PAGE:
image file: c8sc04167a-f2.tif
Fig. 2 (a) Natural assembly of RubisCO as a protein building block. (b) Crystallization of RubisCO with the P3121 space group. (c) Crystal lattice structure of the space group P3121 in top and side views.

image file: c8sc04167a-f3.tif
Fig. 3 (a) Engineering of the WTRubisCO crystal of lattice P3121 with the mutant I419CRubisCO. (b) Experimental procedure for the construction of supramolecular nanotubes by cross-linking and dissolution. (c) Protein nanotubes obtained from the oxidation of I419CRubisCO crystals with 1 mM H2O2. (d) Assembly ring of RubisCO obtained from the dissolution of I419CRubisCO crystals without oxidation.

Reaction of the I419CRubisCO crystal with H2O2

The mutant I419CRubisCO was crystallized under the same conditions as WTRubisCO as previously reported.48 The I419CRubisCO crystal retains the lattice structure which has an arrangement of bundles of tubular assemblies, as confirmed by transmission electron microscopy (TEM) (Fig. S1). Although we could obtain the data from X-ray diffraction, we did not succeed in the analysis of the crystal structure because of the low resolution data. To prepare the nanotubes in the crystals, we first examined oxidation by using only H2O2. The I419CRubisCO crystals were soaked into a 1 mM H2O2 solution of the buffer used for crystallization (1.4 M (NH4)2SO4, 10 mM MgCl2, and 100 mM CHES–NaOH buffer (pH 9.0)) at 20 °C for 24 h to obtain the oxidized I419CRubisCO (Ox-I419CRubisCO) crystals (Fig. 3b). Then, the nanotubes were released by dissolution of Ox-I419CRubisCO crystals in 100 mM glycine–NaOH buffer (pH 9.0) at 20 °C for 12 h (Fig. 3b). The dissolved portion of the Ox-I419CRubisCO crystals was evaluated via TEM to confirm the formation of nanotubes. We observed mostly the non-cross-linked I419CRubisCO (Fig. 3c), with evidence being provided by the presence of mono-ring structures as natural decameric assemblies without oxidation treatment (Fig. 3d). In addition, very few nanotubes were identified with a maximum of 5 stacking units (approximately 60 nm in length compared to 12 nm length of natural decameric rings). This represents a yield below 5%, determined by counting the rings in the TEM images (Fig. 4d).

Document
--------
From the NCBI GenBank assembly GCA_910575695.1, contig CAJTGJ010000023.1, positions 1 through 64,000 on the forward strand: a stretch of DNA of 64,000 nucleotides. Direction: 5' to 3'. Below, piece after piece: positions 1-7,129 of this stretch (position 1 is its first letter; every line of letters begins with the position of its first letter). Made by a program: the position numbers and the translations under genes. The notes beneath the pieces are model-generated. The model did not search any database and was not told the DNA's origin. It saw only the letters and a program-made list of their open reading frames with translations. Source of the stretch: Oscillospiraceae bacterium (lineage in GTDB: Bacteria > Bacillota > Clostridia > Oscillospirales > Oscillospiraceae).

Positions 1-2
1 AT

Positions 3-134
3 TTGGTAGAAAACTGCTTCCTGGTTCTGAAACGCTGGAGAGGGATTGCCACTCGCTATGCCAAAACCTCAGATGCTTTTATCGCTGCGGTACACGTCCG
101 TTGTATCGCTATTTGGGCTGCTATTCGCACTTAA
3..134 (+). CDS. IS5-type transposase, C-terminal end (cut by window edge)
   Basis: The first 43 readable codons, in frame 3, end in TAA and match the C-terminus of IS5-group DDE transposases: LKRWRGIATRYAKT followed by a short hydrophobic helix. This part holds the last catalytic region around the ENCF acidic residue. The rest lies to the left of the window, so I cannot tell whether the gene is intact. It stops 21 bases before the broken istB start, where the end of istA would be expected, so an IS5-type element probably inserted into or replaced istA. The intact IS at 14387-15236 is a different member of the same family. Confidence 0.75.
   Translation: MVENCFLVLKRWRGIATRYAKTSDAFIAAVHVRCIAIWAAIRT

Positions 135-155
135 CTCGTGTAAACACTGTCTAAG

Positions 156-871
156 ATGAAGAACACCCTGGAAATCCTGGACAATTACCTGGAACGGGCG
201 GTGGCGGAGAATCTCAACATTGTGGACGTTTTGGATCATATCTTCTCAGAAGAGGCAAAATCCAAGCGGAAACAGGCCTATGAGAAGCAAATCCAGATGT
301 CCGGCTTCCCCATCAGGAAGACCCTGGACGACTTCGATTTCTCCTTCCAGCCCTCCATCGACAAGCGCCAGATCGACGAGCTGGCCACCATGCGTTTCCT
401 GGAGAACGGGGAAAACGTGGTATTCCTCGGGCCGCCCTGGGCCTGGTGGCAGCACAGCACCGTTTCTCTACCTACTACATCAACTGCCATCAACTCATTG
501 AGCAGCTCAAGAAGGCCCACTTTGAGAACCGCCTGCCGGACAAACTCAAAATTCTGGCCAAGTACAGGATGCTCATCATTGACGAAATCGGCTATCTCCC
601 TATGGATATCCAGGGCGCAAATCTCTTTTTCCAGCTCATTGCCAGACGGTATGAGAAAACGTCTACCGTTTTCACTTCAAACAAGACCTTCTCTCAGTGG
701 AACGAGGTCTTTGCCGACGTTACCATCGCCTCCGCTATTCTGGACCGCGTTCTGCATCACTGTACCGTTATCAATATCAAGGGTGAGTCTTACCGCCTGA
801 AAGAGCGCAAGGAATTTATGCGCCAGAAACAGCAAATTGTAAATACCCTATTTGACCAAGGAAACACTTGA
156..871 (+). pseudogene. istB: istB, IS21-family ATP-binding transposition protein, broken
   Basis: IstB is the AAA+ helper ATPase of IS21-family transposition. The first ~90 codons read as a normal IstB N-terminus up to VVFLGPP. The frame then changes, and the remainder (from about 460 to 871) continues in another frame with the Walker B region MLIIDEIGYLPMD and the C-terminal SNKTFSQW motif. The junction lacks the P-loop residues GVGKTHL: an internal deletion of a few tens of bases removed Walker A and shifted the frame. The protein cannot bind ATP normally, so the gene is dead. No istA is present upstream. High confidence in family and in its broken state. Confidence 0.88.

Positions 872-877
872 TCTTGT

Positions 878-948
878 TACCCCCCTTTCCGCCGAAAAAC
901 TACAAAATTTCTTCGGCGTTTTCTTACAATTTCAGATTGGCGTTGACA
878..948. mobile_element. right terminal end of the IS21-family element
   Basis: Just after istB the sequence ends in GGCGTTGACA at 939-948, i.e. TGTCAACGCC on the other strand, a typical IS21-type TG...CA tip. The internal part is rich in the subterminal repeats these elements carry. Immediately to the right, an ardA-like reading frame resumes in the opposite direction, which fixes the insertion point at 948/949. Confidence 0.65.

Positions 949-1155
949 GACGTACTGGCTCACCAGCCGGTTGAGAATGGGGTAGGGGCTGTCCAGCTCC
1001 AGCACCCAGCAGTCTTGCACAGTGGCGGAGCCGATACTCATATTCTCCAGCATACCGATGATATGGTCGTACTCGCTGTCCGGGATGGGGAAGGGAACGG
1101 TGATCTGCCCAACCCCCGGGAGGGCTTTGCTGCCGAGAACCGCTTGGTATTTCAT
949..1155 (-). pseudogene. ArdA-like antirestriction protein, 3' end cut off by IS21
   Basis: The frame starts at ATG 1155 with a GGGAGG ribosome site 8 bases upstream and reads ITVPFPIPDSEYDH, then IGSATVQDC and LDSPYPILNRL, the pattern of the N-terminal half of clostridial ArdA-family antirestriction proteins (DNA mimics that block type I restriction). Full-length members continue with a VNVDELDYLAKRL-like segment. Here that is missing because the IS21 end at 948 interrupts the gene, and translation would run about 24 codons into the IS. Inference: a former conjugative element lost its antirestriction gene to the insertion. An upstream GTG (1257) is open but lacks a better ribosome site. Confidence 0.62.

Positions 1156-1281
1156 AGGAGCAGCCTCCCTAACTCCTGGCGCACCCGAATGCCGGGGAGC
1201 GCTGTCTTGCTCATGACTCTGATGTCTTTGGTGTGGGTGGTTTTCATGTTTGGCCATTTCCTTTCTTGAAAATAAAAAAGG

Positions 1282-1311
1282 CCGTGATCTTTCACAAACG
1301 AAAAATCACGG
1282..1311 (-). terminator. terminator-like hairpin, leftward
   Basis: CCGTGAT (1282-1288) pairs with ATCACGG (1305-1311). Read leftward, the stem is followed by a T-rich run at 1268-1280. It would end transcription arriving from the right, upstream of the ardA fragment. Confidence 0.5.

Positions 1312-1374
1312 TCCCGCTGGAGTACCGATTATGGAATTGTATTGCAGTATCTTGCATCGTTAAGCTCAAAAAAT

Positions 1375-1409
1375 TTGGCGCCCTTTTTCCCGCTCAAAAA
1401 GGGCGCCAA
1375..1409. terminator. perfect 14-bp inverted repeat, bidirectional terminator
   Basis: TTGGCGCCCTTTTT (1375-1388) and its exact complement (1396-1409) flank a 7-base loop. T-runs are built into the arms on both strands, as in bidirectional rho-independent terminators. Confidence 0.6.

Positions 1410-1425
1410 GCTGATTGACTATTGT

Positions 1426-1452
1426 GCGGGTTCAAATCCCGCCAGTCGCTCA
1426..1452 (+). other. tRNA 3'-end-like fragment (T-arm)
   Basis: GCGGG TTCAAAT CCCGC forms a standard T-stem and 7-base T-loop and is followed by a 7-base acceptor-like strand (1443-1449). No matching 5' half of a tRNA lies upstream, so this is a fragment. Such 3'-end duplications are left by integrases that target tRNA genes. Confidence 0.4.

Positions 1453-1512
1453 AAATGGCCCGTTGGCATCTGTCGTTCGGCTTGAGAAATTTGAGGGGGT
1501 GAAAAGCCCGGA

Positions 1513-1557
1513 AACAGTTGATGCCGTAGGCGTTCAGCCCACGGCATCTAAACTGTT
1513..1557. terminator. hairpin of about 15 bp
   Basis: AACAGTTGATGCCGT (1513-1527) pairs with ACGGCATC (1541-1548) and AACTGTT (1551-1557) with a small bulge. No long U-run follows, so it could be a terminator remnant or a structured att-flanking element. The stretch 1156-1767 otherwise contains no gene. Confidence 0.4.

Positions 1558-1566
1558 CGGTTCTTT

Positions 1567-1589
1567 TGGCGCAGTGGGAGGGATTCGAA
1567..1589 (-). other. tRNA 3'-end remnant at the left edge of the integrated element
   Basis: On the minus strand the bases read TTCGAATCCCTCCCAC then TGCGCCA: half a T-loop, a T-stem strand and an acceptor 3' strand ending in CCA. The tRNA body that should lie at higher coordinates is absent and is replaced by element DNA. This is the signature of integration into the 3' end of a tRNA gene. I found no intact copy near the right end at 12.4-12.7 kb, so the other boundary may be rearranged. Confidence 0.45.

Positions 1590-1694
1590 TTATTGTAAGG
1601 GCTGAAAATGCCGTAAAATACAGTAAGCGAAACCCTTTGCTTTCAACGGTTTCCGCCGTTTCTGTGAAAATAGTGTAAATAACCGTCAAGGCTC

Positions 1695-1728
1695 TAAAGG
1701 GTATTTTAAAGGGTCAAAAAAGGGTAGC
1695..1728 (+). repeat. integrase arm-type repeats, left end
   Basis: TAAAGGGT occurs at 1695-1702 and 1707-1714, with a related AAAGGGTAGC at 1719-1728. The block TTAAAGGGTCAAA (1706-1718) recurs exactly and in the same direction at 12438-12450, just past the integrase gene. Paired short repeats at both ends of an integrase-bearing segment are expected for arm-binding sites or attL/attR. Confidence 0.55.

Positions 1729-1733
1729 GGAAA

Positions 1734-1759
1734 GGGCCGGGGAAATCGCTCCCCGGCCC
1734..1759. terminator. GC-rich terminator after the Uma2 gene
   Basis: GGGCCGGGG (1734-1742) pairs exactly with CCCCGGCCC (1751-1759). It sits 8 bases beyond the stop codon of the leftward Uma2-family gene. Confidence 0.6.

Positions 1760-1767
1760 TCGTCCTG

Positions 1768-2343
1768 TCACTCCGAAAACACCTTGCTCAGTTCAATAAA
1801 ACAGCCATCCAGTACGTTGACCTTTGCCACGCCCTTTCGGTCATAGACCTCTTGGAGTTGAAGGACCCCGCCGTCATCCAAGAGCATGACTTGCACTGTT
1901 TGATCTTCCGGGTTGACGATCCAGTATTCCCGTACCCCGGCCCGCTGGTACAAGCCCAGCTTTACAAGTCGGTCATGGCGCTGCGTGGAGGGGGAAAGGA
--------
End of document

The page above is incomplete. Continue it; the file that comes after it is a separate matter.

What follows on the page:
image file: c8sc04167a-f4.tif
Fig. 4 (a) Strategy of cross-linking based on the Cα–Cα distance of cysteine in the presence of cross-linkers. (b) Protein nanotubes triggered by co-oxidation with 25 mM ED and 1 mM H2O2. (c) Protein nanotubes obtained from co-oxidation by 25 mM DTT and 1 mM H2O2. (d) Histogram indicating the effect of cross-linkers and types of cross-linkers on elongation of the protein nanotubes.